Nomograms for everyone

June 19, 2008

The University of Texas Southwestern Medical Center has come up with a mathematical modeling system that can predict the probability of a patient with renal cancer being cancer-free 12 years after initial surgical treatment. This nomogram considers sex, the presence or absence of symptoms, radiological data, and the size of the mass.

The University of Texas Southwestern Medical Center has come up with a mathematical modeling system that can predict the probability of a patient with renal cancer being cancer-free 12 years after initial surgical treatment. This nomogram considers sex, the presence or absence of symptoms, radiological data, and the size of the mass.

For example, an asymptomatic woman with a 3-cm renal mass has a 96% chance of being free of cancer 12 years after surgery alone. A man the same age, however, who complains of flank pain and is diagnosed with a 4-cm mass and enlarged lymph nodes has less than a 40% chance.

The difference in these two cases is the incidental finding of cancer using CT.

Historically, renal cancer has had a notoriously poor prognosis, according to Dr. Ganesh Raj, a developer of the nomogram. But that has changed. With the widening use of CT and other imaging techniques, more and more cases are being diagnosed incidentally.

"A patient will have a CT scan to evaluate unrelated symptoms and be told he or she has a mass in the kidney," he said.

Raj and colleagues designed the nomogram for use in counseling sessions following diagnosis so that patients could have a clearer understanding of their likely outcomes with surgery. But the concept can be applied beyond just renal cancer and patient counseling.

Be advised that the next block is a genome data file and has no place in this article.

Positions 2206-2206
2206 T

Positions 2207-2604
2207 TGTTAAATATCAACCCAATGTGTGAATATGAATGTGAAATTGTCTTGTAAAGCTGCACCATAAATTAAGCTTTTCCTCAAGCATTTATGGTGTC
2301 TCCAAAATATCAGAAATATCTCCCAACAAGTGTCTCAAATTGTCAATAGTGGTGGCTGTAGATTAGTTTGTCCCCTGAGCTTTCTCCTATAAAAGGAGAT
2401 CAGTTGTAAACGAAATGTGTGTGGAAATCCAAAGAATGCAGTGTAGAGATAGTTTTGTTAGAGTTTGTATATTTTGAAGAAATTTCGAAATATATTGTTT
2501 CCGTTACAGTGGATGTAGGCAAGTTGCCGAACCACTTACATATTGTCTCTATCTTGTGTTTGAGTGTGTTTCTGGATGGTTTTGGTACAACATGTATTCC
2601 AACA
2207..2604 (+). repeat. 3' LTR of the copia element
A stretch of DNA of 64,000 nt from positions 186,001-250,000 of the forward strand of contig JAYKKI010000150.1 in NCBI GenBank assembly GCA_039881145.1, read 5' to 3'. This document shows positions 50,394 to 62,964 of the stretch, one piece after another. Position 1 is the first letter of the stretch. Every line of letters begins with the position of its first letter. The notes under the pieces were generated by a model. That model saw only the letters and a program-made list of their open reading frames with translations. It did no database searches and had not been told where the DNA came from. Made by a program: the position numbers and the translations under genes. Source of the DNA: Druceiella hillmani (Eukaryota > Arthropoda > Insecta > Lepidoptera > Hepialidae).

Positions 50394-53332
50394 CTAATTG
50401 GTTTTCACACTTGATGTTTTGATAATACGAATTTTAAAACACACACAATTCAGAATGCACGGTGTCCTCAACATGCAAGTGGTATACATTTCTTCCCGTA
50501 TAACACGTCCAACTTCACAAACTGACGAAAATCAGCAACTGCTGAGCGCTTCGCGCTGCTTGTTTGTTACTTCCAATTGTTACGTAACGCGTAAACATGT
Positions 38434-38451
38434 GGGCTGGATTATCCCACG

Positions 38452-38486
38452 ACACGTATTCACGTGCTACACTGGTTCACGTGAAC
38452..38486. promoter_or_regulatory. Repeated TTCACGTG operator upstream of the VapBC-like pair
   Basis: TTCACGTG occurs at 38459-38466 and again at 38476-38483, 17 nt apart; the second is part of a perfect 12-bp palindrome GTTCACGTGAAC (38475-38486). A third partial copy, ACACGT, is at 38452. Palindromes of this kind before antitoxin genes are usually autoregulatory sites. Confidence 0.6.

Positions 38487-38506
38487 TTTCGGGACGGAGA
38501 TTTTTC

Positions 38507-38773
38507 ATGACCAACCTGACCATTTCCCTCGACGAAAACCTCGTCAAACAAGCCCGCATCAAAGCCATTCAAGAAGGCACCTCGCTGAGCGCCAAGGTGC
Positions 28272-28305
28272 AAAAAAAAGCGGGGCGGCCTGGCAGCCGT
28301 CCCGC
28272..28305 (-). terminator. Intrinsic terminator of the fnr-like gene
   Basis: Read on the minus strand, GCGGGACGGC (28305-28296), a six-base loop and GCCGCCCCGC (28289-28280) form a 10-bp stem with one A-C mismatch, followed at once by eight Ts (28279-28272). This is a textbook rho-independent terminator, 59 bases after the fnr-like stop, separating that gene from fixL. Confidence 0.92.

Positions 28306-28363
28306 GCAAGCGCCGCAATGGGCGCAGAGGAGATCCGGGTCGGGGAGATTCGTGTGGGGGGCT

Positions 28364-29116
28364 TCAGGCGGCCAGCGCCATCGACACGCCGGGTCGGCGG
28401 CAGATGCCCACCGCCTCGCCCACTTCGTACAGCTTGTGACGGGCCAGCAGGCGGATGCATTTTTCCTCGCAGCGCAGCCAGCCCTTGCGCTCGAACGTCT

The key factor in the nomogram is the incidental finding of renal cancer, typically through the unrelated use of CT. The underlying point, however, is that modern imaging provides early diagnosis. The idea behind mammography is the diagnosis of asymptomatic women. In fact, all imaging modalities are geared toward the earliest possible diagnosis of patients, although symptoms often bring these patients to their physicians.

The National Cancer Institute and myriad individual researchers have been gathering data about cancer survival for decades. If mathematical models similar to the nomogram could be developed for types of cancer other than renal, they could be applied retrospectively to historical data to determine their validity as well as the impact of medical imaging on patient healthcare.

It is hard to imagine a better focus for vendor-funded research studies. The extension of the nomogram beyond renal cancer could help many more patients and physicians as well as the imaging community as a whole.